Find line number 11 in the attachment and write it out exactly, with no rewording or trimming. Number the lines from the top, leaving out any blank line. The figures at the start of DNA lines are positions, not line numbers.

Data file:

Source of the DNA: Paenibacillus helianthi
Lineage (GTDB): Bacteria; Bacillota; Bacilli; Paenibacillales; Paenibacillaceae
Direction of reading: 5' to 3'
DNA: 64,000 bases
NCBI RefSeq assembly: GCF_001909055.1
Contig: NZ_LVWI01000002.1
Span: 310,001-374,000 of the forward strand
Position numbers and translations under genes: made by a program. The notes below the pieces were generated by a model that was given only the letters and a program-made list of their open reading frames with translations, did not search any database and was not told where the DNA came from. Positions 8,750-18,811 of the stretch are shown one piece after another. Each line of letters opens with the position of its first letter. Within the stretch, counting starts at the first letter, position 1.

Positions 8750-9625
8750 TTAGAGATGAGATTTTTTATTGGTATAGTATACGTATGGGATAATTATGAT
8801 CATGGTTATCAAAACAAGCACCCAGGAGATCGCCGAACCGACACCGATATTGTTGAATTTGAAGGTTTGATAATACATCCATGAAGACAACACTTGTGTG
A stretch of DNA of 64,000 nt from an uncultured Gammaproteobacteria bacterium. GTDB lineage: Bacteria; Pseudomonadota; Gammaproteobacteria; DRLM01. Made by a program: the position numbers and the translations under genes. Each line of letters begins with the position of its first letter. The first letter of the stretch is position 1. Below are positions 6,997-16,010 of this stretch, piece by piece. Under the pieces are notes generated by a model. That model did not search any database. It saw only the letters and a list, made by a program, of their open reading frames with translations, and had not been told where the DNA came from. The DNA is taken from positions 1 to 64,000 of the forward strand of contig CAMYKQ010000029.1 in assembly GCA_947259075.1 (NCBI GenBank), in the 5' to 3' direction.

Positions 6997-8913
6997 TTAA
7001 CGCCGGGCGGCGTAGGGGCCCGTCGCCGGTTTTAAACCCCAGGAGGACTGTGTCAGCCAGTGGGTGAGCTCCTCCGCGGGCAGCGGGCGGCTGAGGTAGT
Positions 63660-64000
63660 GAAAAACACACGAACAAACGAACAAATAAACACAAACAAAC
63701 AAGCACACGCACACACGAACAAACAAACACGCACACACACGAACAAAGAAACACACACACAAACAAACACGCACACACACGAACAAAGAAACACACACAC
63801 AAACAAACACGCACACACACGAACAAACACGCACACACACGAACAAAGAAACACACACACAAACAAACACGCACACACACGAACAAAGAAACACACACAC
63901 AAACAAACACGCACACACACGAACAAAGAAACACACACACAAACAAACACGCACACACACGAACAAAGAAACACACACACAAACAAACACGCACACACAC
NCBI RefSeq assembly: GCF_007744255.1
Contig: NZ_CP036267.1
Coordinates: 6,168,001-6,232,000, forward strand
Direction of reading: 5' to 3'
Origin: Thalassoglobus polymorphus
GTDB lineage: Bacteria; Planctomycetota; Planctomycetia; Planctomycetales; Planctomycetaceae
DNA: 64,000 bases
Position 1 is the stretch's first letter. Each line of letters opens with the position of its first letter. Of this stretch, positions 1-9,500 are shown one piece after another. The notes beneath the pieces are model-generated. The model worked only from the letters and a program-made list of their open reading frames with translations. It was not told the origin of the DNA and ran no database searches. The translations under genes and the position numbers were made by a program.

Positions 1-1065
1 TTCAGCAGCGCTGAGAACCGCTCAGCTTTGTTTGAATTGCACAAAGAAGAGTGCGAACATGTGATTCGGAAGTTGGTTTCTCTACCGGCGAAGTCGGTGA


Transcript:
8801 CATGGTTATCAAAACAAGCACCCAGGAGATCGCCGAACCGACACCGATATTGTTGAATTTGAAGGTTTGATAATACATCCATGAAGACAACACTTGTGTG